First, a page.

Hug Your Boss Day 9th September 2016

executive stress

Here at Calm People we work in a lot of organisations of all different sizes. When talking to delegates about stress there is always one theme that evolves in almost every workshop. When we talk about the sources of their stress on major source of stress is The Boss.

For us it is too easy to just agree and join in the character assassination of bosses in general. In fact we see it as part of our role in the world to challenge fixed ways of thinking. One of those such ways is seeking to blame those in authority for everything that goes wrong.

Furthermore occasionally we like to turn things completely on their heads and see how they look from different angles ,so we thought we would turn this around and start to ask people what they would say if they were asked to big up their boss.

Here’s a summary of what people tell us when we set them this challenge.

  • Being a leader takes real commitment it requires living and breathing the values that they ask others to sign up to but more so because everyone can see their behavior whereas those further down the chain can hide their poor behaviours.
  • Because of the level of exposure the role of a leader is relentless. It takes effort, bravery and commitment to continually lead.
  • In order to lead a successful organisation, department or team you will continually be challenging people to change the way they do things and change sparks fear. When we get scared we are likely to resist or fight it. The poor boss has to cope with all of this.
  • Everyone makes mistakes but when you are the boss everyone sees it it.

I could go on but you get the idea. As soon as people start to empathise with their boss they start to get a sense of what a tough role they could be fulfilling and this means we are empathising. Empathy is a really useful skill to learn because it helps us defuse potential conflict both with others and internally. It allows us to forgive others for being human just like we are, and assists us in working closer and better with others.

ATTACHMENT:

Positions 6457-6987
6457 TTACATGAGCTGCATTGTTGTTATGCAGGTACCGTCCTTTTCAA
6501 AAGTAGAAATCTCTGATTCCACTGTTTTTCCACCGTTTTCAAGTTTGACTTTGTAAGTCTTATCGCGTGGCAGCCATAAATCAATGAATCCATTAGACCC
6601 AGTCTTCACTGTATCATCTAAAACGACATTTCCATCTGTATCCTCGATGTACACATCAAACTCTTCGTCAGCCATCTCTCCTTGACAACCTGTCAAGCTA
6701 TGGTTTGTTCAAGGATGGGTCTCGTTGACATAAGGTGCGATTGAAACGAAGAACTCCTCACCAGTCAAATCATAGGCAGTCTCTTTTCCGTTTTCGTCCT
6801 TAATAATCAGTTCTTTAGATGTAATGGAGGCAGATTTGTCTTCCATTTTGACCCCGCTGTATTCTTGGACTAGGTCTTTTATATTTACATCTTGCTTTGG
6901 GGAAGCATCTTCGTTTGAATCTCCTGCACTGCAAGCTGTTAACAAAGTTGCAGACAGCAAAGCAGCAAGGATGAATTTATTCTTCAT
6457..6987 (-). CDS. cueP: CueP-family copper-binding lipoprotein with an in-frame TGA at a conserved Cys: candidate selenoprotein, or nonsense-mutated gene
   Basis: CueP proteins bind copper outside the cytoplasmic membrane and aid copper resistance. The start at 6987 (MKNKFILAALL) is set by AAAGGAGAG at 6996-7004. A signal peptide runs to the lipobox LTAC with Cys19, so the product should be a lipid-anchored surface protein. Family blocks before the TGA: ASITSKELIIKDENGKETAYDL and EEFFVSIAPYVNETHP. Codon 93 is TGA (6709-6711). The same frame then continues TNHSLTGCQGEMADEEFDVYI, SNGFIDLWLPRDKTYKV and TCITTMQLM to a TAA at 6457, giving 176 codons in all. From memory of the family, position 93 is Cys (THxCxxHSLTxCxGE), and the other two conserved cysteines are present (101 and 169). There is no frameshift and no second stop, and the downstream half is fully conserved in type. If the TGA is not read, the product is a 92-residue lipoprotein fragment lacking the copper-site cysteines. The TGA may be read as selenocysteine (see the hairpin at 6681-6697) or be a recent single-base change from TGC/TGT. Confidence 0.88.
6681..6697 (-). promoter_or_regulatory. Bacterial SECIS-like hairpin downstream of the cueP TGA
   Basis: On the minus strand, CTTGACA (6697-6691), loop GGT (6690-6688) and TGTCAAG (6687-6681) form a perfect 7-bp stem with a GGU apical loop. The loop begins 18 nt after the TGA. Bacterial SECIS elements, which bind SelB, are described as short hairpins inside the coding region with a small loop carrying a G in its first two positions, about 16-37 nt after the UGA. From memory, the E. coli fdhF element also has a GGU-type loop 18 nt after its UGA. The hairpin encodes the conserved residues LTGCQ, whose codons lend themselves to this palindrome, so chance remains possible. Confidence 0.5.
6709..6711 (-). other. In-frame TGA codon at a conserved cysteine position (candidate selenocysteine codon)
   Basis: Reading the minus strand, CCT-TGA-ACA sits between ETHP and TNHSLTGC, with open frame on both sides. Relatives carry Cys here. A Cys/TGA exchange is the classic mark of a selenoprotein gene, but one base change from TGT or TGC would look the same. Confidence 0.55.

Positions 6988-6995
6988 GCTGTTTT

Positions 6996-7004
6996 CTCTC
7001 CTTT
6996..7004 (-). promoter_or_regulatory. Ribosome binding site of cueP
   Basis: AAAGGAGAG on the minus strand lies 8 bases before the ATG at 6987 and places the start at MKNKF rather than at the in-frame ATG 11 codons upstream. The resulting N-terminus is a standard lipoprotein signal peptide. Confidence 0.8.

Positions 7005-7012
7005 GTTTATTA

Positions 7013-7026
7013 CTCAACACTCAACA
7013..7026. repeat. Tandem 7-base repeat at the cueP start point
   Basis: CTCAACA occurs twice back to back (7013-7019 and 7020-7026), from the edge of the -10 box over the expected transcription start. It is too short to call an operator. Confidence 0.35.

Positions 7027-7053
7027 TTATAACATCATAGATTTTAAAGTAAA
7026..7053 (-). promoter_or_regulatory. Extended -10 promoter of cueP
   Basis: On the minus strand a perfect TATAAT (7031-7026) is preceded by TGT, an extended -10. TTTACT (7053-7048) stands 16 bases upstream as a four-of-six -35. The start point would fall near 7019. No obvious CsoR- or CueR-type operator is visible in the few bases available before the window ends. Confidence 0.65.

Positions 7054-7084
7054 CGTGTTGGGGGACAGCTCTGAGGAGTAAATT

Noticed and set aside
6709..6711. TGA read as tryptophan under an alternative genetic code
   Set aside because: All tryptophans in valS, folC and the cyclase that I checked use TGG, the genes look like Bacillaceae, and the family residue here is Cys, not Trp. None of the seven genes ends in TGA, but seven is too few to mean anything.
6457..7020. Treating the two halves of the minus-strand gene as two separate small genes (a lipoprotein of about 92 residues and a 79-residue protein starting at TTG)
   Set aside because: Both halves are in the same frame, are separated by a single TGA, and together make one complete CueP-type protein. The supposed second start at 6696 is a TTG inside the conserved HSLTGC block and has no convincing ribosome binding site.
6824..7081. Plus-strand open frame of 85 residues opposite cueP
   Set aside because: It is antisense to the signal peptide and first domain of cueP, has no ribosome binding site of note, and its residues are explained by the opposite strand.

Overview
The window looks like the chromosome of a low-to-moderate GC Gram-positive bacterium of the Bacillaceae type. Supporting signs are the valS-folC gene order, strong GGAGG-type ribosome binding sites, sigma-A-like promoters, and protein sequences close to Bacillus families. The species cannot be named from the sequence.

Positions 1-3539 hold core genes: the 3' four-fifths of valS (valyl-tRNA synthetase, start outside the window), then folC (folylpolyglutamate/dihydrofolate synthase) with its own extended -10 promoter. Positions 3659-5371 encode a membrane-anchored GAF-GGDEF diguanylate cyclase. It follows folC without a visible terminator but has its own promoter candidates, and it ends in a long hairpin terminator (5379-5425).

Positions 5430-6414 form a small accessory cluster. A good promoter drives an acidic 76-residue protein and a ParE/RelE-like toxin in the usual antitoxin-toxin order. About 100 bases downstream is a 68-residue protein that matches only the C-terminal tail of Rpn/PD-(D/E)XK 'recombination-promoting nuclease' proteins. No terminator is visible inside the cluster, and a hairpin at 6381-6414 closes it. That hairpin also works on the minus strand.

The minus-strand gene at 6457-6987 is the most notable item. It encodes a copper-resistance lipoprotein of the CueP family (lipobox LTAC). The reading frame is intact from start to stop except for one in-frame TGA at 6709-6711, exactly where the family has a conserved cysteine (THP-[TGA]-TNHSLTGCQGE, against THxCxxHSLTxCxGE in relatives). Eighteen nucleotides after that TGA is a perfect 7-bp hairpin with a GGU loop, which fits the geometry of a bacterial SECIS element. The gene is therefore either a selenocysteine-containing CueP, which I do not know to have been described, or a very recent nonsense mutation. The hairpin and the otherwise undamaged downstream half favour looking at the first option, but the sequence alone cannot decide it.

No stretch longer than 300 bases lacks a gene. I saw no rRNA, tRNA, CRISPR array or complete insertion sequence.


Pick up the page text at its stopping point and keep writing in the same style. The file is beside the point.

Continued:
Now this post is named Hug Your Boss Day for a reason. In 2008 an innovatie site called decided that a day needed to be named to encourage workers to take a step further on from the position of empathising. We would like to encourage you to do the same.


You may well ask. It’s bad enough trying to understand your boss but physical contact? Please!!

Here’s why

Firstly someone has to make the first move to bridge the divide between worker and boss and the boss being the boss will have many reasons why they should not do this no matter what a great idea it is.

Secondly being the one who makes the first move to break down a barrier like this and encourage closeness has it’s own emotional benefits. Remember a time when you were the one to make the first move to reach out to someone. Remember how that felt.

Thirdly hugs are really good for you. Research carried out at DePauw University in Indiana shows that hugs increase oxytocin (a neuropeptide, which promotes feelings of devotion, trust and bonding) and reduces cortisol (a hormone we release when we are stressed.)

So hugs are good for your health!!

Go one…surprise yourself, surprise your boss and your colleagues. Give him/her a hug. Tell them how much you appreciate them and feel those good vibes building.

Before you know it you may even look forward to going to work each day.

Note: If like me you are the boss and you are reading this it’s perfectly fine to take the initiative just be careful you do don’t open yourself up to accusations of harassment.

Good day jug


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